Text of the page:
EARLIER THIS YEAR, the Government announced that Ireland’s Local Property Tax (LPT) system will be changing from November.
Around 1.4 million letters are being sent to property owners across the country to explain the changes, which will apply for each year from 2022 to 2025.
The tax applies to all residential properties in the country – including vacant properties, properties that were not liable for LPT since 2013, and properties not yet registered for LPT.
Over half of homeowners will have no change to their LPT charge, but just over a third of people can expect to see an increase.
Here’s a look at what you should know about the new system, and how to ensure you’re paying the correct amount.
Despite changes to the system, the LPT charge will not necessarily be different if you’re already paying it. However, you should still check either way.
The new system was designed to account for a sharp rise in house prices in recent years, but the number of LPT bands remains at 20, just like the old system.
What’s different is that the limits of those bands have increased and widened.
For example, the valuation of houses in band 10 was previously between €500,001 –and €550,000 but is now between €875,001 and €962,500.
This is what the bands now look like:
As the final line states there, the effective rate of the LPT will be 0.1029% (excluding those in bands 1 and 2) – down from the current rate of 0.18%.
For the majority of homeowners, the value on which their LPT is calculated will increase, but the percentage rate they pay will decrease.
One of the biggest changes to the system has to do with homes built or bought since 2013.
Under the old system, those who purchased a house for the first time or properties built since 2013 were not liable. That’s not the case any more, meaning an additional 140,000 property owners will be included for the next three years.
As a self-assessed tax, Revenue requires homeowners to value their properties themselves. To do this, you look at what your property (or properties) will be valued at as per 1 November this year.
As indicated above, the LPT structure is based on 20 valuation bands, so property owners don’t have to value their home to a specific amount (unless your property costs more than €1.75 million, in which case you do).
To help find out which band a property falls into, Revenue has created a valuation tool on its website, which allows users to submit their Eircode to find their property and select it on a map. Users will then be given a price band for their address.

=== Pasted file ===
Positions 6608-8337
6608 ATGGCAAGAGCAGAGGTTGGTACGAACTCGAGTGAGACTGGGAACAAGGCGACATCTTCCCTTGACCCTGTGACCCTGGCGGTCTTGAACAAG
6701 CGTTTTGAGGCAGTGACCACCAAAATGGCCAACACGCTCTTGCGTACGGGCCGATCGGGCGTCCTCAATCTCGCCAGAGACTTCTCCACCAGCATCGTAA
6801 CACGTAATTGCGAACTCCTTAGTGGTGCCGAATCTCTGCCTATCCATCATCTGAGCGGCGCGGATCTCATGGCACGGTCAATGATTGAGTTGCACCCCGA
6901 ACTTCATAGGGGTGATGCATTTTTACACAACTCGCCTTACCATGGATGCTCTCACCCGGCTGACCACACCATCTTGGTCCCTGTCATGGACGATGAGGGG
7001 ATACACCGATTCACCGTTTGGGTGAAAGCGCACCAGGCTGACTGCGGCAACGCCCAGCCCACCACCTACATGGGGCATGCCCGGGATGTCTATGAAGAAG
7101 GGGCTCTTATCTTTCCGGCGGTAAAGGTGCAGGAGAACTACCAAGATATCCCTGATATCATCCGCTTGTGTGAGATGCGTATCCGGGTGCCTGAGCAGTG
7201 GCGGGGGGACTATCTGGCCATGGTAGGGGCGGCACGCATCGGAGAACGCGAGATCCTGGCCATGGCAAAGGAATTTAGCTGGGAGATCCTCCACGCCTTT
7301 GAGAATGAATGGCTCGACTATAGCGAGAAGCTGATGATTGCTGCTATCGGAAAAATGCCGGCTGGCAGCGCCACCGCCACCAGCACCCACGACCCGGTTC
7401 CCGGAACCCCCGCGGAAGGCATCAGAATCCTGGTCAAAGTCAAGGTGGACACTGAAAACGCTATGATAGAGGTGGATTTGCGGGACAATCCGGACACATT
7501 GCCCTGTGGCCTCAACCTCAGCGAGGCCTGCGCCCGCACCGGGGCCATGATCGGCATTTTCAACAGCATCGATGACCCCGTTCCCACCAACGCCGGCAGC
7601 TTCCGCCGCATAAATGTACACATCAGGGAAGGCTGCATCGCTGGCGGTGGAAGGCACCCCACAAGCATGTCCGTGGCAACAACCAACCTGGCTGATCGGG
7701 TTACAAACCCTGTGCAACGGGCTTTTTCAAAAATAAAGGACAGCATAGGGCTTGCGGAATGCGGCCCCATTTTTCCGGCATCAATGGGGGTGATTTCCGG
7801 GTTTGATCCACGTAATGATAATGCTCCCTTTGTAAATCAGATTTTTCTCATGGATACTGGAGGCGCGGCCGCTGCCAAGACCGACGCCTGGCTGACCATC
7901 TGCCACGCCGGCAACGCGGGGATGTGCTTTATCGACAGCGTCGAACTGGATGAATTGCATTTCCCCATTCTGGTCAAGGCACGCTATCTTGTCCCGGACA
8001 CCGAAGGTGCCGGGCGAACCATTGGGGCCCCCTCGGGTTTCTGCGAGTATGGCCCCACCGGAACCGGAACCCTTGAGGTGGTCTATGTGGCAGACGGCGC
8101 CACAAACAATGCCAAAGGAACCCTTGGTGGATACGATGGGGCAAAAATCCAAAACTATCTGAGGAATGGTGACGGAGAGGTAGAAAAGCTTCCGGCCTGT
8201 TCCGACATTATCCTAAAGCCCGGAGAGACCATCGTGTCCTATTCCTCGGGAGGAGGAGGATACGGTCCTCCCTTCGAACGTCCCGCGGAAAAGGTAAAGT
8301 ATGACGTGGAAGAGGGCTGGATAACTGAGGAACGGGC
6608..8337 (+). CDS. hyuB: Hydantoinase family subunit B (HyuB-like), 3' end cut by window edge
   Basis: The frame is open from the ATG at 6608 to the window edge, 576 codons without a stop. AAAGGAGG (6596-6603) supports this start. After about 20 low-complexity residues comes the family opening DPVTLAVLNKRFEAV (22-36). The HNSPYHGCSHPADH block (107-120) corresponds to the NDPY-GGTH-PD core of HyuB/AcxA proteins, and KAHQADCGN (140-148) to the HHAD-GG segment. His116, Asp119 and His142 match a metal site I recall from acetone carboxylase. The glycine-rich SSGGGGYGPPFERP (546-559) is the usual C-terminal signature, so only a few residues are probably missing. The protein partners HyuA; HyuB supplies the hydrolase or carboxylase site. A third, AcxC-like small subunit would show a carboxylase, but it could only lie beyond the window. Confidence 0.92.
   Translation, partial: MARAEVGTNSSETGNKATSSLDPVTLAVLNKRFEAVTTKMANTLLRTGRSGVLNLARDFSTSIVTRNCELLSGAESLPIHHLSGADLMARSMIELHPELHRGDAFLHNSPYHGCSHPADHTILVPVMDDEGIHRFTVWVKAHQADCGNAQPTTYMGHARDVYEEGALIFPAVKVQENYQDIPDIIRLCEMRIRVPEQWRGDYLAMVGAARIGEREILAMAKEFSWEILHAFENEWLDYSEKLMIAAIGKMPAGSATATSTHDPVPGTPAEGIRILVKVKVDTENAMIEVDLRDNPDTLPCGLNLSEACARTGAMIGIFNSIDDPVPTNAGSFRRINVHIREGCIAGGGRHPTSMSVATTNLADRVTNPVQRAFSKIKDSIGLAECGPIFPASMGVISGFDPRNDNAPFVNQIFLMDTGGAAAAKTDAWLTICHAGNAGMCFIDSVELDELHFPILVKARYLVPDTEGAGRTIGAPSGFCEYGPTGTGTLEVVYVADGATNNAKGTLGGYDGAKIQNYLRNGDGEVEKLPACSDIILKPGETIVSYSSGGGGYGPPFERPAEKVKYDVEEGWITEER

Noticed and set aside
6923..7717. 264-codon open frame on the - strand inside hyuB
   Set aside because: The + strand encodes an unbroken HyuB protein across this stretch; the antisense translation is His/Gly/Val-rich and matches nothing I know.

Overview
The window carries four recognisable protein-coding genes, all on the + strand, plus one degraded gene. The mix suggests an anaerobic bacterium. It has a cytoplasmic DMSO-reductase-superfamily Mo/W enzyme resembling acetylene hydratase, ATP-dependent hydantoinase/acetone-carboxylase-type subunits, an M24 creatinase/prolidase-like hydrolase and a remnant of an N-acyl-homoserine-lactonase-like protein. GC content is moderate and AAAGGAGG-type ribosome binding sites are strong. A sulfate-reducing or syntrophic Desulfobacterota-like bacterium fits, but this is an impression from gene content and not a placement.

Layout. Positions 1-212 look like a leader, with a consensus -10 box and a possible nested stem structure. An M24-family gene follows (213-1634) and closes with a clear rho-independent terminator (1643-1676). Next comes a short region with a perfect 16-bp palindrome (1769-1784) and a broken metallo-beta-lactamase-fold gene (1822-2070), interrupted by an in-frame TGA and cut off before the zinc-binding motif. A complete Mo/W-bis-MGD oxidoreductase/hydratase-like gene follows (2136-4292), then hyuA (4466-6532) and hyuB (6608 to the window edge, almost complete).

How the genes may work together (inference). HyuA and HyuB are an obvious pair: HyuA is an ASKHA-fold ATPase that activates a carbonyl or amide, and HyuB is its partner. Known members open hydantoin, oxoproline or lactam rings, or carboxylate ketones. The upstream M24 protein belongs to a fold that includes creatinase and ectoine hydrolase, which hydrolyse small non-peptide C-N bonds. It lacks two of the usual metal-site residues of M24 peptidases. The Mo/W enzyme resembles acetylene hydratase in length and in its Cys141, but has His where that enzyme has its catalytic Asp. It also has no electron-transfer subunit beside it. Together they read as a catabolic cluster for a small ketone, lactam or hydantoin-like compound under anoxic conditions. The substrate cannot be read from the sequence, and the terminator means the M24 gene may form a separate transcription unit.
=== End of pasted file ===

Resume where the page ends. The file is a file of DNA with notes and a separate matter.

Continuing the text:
This tool is intended as a guide only. Revenue has told property owners that they should consider the specifics of the property and assess whether its value falls within the band for their area – for some, the value may actually be less than what the tool says.
Revenue has also published guidance to assist those seeking alternative sources of information that they can use to assess their property’s value.
It’s also important to note that certain land and buildings should be included in your valuation, not just the primary residential building itself. This includes gardens, driveways, garages and outdoor structures like granny flats or home offices.
However, only land up to one acre should be included: that means that farmers don’t need to include adjoining farmland or animal sheds.
Some residential properties won’t fall under the LPT scheme.
These include homes that are certified as having a significant level of damage due to pyrite or mica, residential properties owned by charities or public bodies for the purposes of accommodation, and properties built or adapted for people with disabilities.
A full list of properties that qualify for exemptions is available here (but note that references to properties built or purchased since 2013 will not apply).
Revenue has said that those who are eligible to apply for an exemption are still required to provide a self-assessed valuation of their property, but that they should select the appropriate exemption category on their LPT Return.
After valuing your property and checking whether you qualify for an exemption, the next step is to submit your LPT Return to Revenue. You must do this by 7 November, 2021.
You can submit your return online at Revenue.ie (using myAccount, ROS or the LPT online service), or by post.
Even if you miss the deadline, you are still required to submit a valuation and Revenue will pursue the estimated liability amount.
You can pay the charge online via the Revenue’s website, or by using a paper form if you’d prefer to do it in person (although your options are more limited for the latter). More details are available here.
You can pay your charge in a single payment or over the course of the year in instalments.
Payments will commence from January 2022, and the last date for paying in full is 12 January.
Contains reporting by Rónán Duffy.